As with many of Verne's imaginative creations, his description of Arctic geography was based on scientific knowledge at the time the novel was written (1866) but foreshadowed future discoveries. Ellesmere Island had been re-discovered and named by Edward Inglefield in 1852 and further explored by Isaac Israel Hayes in 1860-61. Forty years after the novel's publication, in 1906, Robert Peary claimed to have sighted Crocker Land around 83° N, and in 1909, Frederick Cook sighted Bradley Land at 85° N, both at locations occupied by Verne's New America. Cook's choice of route may actually have been inspired by his reading of Verne.[1]

The land is named by Captain Altamont, an American explorer, who is first to set foot on the land. In the novel as published, it is unclear whether New America is meant to be a territorial claim for the United States. As William Butcher points out, this would not be surprising, since Verne wrote about the US acquisition of Alaska in The Fur Country, and Lincoln Island is proposed as a US possession in The Mysterious Island.[2] In fact, a deleted chapter, "John Bull and Jonathan," had Hatteras and Altamont dueling for the privilege of claiming the land for their respective countries.[3]

Adaptation[edit]

In 1912, Georges Méliès made a film based on the story entitled Conquest of the Pole (French: Conquête du pôle).

English translations[edit]

A number of English-language translations of The Adventures of Captain Hatteras were published in the nineteenth century. These are generally considered to be out-of-copyright, and copies can be obtained from free sources:

  • London: George Routledge and Sons. (1874)[4]
  • London, New York: Ward, Lock. (1876)[5]
  • Boston: James R. Osgood Company. (1876)[6]
  • London: Goubaud & Son (1877).

These translations compress and truncate Verne's text to varying degrees; the Osgood translation is considered to be of “relatively good quality.”[7] Editions from other publishers are generally based on one of these four translations.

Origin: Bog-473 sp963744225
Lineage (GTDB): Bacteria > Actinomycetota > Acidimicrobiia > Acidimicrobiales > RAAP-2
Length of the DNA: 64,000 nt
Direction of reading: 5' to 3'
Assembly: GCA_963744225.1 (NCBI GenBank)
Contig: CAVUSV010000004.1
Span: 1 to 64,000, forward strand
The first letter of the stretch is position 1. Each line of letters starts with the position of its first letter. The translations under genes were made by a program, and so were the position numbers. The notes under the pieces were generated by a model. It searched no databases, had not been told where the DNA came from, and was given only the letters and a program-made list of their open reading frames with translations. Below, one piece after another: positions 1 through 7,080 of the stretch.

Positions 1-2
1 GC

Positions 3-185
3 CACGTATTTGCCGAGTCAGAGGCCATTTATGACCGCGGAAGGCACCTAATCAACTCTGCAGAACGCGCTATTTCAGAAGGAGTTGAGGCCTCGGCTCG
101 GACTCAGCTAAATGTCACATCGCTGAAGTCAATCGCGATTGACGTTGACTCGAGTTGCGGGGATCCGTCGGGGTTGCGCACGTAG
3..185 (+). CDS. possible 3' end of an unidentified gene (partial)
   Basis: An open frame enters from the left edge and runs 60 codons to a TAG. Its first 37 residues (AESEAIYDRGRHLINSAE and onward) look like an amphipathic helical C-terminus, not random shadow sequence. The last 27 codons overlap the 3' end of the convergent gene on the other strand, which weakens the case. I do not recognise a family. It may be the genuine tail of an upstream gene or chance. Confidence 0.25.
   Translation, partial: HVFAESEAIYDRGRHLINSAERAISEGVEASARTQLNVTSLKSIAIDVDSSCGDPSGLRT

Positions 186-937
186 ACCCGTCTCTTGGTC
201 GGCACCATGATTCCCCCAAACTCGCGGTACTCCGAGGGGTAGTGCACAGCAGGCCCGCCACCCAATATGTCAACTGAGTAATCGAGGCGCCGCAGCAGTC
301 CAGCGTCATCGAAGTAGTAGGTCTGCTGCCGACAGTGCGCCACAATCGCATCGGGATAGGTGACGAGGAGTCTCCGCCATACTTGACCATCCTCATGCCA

A modern translation by William Butcher was published by Oxford University Press in 2005.[8]

References[edit]

  1. ^ Osczevski, Randall J. (2003). "Frederick Cook and the Forgotten Pole". Arctic 56 (2): 207–217. ISSN 0004-0843. OCLC 108412472. 
  2. ^ Verne, Jules (2005). The Extraordinary Journeys: The Adventures of Captain Hatteras. translated by William Butcher. Oxford University Press. p. 338. ISBN 978-0-19-280465-5. "[A]lthough the name is invented, and may not be a national claim, it points to American expansionism." 
  3. ^ Butcher, William; Arthur C. Clarke (2006). Jules Verne: The Definitive Biography. Thunder's Mouth Press. pp. 156–157. ISBN 978-1-56025-854-4. 
  4. ^ Part I Part II Library of Congress Catalog Records.
  5. ^ "Library of Congress Catalog Record". Retrieved 2008-08-29. 
  6. ^ "Library of Congress Catalog Record". Retrieved 2008-08-29. 
  7. ^ "A Bibliography of Jules Verne’s English Translations". Retrieved 2008-08-29. 
  8. ^ "Library of Congress Catalog Record". Retrieved 2008-08-29. 

External links[edit]

  • Hetzel (French) edition: Part I scanned copy from Bibliothèque nationale de France.
  • Osgood translation, scanned copy at archive.org; with original illustrations.
  • Routledge translation: Part II, text file at Project Gutenberg.
  • Ward Lock translation: Part I, Part II, scanned copy at archive.org.
  • Ward Lock translation: Part I, text file at Project Gutenberg.